MARCEngine MARCXML translation changes coming this weekend

By reeset / On / In MarcEdit

One of the benefits of moving the MARCXML=>MARC translation algorithm away from XSLT to an inline function is the ability to provide some sanity checking beyond the simple XML validation.  One of the issues that I see periodically when working with XML conversions is the need to code data truncation into my XSLT stylesheets.  For example, the ETD process that we use with DSpace looks for the abstract and makes sure that the data in the abstract doesn’t exceed the 9,999 bytes for a MARC field. 

Recently however, I found a different problem that I don’t run into often, but showed up when working with some data provided by the Hathi Trust.  Some colleagues were given a large sample of data (32 GBs of MARCXML) data to do some research into providing better identification of government documents records.  The new MarcEdit MARCXML process is able to make short work of this 32 GB file, translating the data into MARC in ~20 minutes.  The problem however, that arrives, is that some of these records are too long.  For reasons I cannot understand, the Hathi Trust data includes a local 9xx field, that from the context, appears to be item information.  Unfortunately, some records include thousands of items, meaning that when the data is translated, the resulting record is too large (exceeds the total length of 99,999 bytes).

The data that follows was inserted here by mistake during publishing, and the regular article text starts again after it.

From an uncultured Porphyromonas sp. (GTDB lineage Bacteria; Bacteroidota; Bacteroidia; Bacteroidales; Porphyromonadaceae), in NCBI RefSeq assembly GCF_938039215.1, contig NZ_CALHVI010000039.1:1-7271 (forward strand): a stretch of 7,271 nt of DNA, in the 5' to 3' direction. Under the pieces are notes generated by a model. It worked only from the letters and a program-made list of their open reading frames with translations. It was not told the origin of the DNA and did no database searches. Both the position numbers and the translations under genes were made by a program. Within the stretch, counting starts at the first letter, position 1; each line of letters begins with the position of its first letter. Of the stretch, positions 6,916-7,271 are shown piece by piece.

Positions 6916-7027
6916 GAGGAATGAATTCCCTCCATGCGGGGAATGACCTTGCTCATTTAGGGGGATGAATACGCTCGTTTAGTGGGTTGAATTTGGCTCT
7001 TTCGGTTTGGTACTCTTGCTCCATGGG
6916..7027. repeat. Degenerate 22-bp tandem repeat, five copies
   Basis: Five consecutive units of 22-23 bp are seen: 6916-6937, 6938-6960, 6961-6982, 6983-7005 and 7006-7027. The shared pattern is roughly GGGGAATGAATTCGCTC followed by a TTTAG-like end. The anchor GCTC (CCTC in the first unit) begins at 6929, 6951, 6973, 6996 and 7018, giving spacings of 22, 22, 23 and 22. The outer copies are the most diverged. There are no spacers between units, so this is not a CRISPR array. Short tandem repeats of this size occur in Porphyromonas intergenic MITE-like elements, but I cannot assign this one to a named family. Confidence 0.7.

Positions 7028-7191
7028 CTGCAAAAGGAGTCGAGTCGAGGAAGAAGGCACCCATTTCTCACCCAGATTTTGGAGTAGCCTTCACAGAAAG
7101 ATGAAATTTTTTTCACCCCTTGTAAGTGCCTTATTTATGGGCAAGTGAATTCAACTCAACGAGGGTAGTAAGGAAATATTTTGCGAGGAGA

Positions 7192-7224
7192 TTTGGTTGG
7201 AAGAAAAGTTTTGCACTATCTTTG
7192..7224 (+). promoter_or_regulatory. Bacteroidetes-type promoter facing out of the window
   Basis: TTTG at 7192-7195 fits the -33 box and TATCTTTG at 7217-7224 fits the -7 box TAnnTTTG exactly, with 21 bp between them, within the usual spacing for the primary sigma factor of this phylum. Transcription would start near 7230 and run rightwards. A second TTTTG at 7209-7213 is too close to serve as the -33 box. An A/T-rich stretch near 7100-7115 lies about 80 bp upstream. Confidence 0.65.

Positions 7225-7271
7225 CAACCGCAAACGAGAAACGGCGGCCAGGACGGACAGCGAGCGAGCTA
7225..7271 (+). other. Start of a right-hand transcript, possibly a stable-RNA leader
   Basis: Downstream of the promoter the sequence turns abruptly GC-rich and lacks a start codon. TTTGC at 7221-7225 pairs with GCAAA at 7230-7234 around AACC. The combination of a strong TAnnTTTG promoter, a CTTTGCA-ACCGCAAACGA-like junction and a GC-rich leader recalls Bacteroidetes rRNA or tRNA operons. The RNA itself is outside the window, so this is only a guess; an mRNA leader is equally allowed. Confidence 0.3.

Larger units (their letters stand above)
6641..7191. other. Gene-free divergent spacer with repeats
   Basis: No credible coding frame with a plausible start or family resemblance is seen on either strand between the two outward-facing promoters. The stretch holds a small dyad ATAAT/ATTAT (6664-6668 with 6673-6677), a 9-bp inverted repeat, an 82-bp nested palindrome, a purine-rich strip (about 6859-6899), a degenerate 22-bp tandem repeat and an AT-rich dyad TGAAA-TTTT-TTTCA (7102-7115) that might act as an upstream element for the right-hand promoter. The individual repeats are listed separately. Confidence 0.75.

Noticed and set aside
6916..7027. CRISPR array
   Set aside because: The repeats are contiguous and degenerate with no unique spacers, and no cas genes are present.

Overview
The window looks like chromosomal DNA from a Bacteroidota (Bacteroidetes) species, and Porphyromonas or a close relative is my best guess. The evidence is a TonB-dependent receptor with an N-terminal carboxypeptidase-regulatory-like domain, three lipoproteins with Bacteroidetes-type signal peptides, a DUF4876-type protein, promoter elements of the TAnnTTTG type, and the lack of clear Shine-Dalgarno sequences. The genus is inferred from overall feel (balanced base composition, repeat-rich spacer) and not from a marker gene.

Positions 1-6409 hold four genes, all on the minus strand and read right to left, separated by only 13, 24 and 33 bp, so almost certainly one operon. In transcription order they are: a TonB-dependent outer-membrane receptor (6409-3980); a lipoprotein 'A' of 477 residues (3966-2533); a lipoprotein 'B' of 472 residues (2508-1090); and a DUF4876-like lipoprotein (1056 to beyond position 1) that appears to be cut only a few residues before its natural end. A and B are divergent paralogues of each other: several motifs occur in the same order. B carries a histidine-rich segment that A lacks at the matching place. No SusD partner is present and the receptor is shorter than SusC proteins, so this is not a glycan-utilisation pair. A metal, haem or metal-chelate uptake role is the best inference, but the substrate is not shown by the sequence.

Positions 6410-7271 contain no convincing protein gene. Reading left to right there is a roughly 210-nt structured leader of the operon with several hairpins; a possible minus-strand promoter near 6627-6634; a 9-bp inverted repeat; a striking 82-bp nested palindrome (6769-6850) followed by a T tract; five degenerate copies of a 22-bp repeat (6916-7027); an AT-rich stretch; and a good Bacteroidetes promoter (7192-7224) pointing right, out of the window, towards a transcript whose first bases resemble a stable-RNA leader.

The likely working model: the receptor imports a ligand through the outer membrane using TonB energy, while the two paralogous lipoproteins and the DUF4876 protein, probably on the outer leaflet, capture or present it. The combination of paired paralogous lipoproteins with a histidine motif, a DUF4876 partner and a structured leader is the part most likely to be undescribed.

However, because of the new MARCXML process, I’ve been able to create a work around  for situations like this.  When processing MARCXML data, MarcEdit will internally track the record length of a translated record.  If that record would exceed the maximum record length, MarcEdit will truncate the record by dropping fields off the end of the record.  The program will also modify the 008/38 byte, setting the value to “s” (means modified) and will visually notify the user that a truncation occurred by changing the results panel purple.


While I generally take a hands off approach to modifying MARC data through the translation process, this seems to be a good compromise for dealing with what is now, a rare situation, but what I predict, will become an all too common situation as more data is created in systems without the MARC record limitations.

These changes to the translation engine will occur on the next MarcEdit update (scheduled for 1/23/2012), when I’ll post both an announcement and include a small record set that can demonstrate the new functionality. Hopefully, folks will find these changes useful, especially as technical services departments find themselves having to deal with more and more non-MARC metadata.